This World Drowning Prevention Day on the 25th July we are asking you, the professional lifesavers of the world to help us spread an incredibly important SUP safety message.
With SUP popularity booming and rescues around our coasts and waterways becoming more frequent, the industry has come together to tackle this issue head on. James from Red Rescue and Red Paddle Co’s Founder, John Hibbard, recently attended the first SUP Safety conference hosted by the RNLI at their headquarters in Poole. Stakeholders from across the industry were present with representatives from the RNLI, RLSS UK, SLSGB, British Canoeing and many other SUP brands and individuals.
The aim was to come together with a unified voice and a targeted safety message to help save lives this summer. The challenge faced is not small: with many SUP paddlers being new to the world of watersports there is no ‘one size fits all’ approach as the dangers being faced are often unseen, changeable and localised. However, here are some guiding principles which if followed allow paddlers to safely, PLOT their paddle….
1 – Personal Flotation Device
2 – Leash
3 – Offshore Winds & Obstructions
4 – Telephone
As a network of professional lifesavers, we are asking you to help us spread the message as far and wide as possible. The more posts, shares and views it gets, the more memorable it will become and the less risks people will take. You can download the flyer resources here and below is a great video that helps explain the message clearly.
At the SUP Safety Conference, the RNLI shared that 40-60% of their SUP rescues are caused by paddlers not being able to get back to shore in Offshore Winds. This highlights the need for educating paddlers on reading weather reports and conditions, understanding beach safety signage and knowing when to paddle and when not to.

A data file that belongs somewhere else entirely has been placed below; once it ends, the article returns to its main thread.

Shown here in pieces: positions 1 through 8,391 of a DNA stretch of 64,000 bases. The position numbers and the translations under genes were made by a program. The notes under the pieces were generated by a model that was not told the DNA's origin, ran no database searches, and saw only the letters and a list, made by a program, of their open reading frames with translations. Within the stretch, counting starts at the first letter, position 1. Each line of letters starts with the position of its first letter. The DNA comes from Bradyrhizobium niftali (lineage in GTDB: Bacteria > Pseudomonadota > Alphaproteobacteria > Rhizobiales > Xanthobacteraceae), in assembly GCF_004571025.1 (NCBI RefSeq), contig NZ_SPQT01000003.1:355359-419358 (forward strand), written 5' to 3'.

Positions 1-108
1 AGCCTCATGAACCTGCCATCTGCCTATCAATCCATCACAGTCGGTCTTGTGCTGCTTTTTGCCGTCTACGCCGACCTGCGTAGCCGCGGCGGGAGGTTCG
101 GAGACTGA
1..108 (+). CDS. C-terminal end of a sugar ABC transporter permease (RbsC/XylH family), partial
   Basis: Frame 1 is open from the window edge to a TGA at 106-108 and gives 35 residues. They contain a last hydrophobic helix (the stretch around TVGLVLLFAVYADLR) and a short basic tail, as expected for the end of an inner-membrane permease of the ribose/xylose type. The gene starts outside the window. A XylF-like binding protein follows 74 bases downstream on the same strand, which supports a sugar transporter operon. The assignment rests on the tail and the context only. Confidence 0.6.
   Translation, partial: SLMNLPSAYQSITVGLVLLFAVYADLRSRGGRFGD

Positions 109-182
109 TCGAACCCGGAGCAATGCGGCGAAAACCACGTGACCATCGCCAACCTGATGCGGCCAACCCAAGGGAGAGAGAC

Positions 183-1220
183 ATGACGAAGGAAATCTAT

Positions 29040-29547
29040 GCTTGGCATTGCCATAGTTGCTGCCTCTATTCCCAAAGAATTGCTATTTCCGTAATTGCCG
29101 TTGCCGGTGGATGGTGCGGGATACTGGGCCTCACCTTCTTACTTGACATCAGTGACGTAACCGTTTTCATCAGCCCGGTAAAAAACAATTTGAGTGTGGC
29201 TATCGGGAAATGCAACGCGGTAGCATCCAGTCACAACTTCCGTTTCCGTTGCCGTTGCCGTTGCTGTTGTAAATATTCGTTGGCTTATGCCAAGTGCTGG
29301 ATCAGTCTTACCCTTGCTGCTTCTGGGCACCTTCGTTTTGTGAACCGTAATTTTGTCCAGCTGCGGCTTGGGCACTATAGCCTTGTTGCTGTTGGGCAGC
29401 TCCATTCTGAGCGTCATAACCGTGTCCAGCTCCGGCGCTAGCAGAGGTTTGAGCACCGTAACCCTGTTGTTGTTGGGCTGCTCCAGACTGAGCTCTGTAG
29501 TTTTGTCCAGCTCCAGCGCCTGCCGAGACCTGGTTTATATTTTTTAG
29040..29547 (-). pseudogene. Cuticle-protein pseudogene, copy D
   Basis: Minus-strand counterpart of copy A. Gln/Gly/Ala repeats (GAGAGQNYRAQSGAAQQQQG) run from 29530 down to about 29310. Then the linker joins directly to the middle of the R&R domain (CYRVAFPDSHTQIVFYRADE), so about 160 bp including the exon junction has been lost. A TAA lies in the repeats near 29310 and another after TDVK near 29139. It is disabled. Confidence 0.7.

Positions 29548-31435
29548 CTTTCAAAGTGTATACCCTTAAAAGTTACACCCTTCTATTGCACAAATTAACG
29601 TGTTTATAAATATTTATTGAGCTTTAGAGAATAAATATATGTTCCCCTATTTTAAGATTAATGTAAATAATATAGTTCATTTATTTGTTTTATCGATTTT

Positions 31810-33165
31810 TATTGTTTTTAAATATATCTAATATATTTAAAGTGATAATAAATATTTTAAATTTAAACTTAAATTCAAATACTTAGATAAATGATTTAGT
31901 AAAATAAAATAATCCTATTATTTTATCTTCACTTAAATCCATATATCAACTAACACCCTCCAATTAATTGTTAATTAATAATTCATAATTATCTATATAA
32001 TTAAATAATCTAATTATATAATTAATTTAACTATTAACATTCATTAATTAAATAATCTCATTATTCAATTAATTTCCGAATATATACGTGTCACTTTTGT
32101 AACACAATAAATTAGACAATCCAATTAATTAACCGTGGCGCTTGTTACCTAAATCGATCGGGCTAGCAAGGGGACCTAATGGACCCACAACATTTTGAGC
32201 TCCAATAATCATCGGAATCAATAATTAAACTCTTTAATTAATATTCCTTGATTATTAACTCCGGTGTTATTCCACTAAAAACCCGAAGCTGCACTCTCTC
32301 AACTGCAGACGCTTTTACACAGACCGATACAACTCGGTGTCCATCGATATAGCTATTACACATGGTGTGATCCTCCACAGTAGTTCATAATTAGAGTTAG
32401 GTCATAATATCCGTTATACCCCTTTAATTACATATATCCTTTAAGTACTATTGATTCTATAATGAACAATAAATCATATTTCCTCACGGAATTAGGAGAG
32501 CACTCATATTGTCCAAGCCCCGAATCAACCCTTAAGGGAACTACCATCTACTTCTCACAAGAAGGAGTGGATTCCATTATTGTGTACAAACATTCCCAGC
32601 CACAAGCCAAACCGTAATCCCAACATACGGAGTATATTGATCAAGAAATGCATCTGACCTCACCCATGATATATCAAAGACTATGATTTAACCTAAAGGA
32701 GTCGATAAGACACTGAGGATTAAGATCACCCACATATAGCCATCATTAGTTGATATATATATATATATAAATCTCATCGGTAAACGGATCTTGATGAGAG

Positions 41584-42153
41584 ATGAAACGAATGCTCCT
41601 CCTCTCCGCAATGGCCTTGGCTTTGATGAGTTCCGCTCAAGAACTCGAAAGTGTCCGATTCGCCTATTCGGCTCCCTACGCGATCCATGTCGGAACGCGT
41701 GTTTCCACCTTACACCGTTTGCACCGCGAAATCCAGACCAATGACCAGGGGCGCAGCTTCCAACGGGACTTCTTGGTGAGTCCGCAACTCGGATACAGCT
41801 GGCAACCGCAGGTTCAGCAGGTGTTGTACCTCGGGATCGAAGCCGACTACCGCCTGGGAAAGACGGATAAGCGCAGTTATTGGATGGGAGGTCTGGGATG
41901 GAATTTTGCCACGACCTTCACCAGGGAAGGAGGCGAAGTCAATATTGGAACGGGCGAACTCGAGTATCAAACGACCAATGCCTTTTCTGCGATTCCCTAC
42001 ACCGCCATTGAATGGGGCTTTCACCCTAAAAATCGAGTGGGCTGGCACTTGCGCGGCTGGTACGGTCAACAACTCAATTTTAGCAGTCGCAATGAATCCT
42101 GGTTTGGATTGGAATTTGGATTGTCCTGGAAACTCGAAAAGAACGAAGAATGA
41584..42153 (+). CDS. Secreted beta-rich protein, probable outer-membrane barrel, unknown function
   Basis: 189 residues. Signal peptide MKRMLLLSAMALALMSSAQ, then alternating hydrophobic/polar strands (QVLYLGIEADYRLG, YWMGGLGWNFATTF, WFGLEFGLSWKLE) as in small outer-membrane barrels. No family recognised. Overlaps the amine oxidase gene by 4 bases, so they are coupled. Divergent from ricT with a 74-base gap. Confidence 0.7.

The second most common rescue was due to immersion in water, reinforcing the need for paddlers to wear an appropriate Personal Flotation Device and the correct leash. There are three types of leash and each have a use in different conditions. For paddlers on non-moving water, a coiled ankle/cuff leash is correct. Here a quick release waistbelt leash is not appropriate as there can be entanglement issues or the accidental release of the board, leaving the paddler stranded in the water if there is any wind.
On moving water (tidal or river) a paddler should be using a quick release waistbelt leash. These are important to allow you to jettison your board in moving water if entangled, but they must be used in conjunction with a buoyancy aid as the paddler will have lost their board if they release the buckle. Anyone using a quick release waist leash must understand how and when to use it and should practice doing so. In surf, a straight ankle/calf leash should be used and a coiled or quick release waistbelt leash should be avoided.
A key message is to always paddle within your limits and novice/new paddlers should avoid flowing water. Lessons are always advised for paddlers tackling new conditions and it is not recommended to paddle alone. Telling someone when/where you are going and when you are expected back is a well-established and sensible standard practice across all water sports.
SUP safety is a complex but important topic, if you have any questions at all, then please get in touch and we would be happy to help offer clarity on the outcomes of the RNLI’s SUP Safety conference and how we can all help keep our paddlers safe.
Most importantly – please share the P.L.O.T. message – use it to have conversations with paddlers in your circle, to educate them and prevent any further unnecessary loss of life on our waters.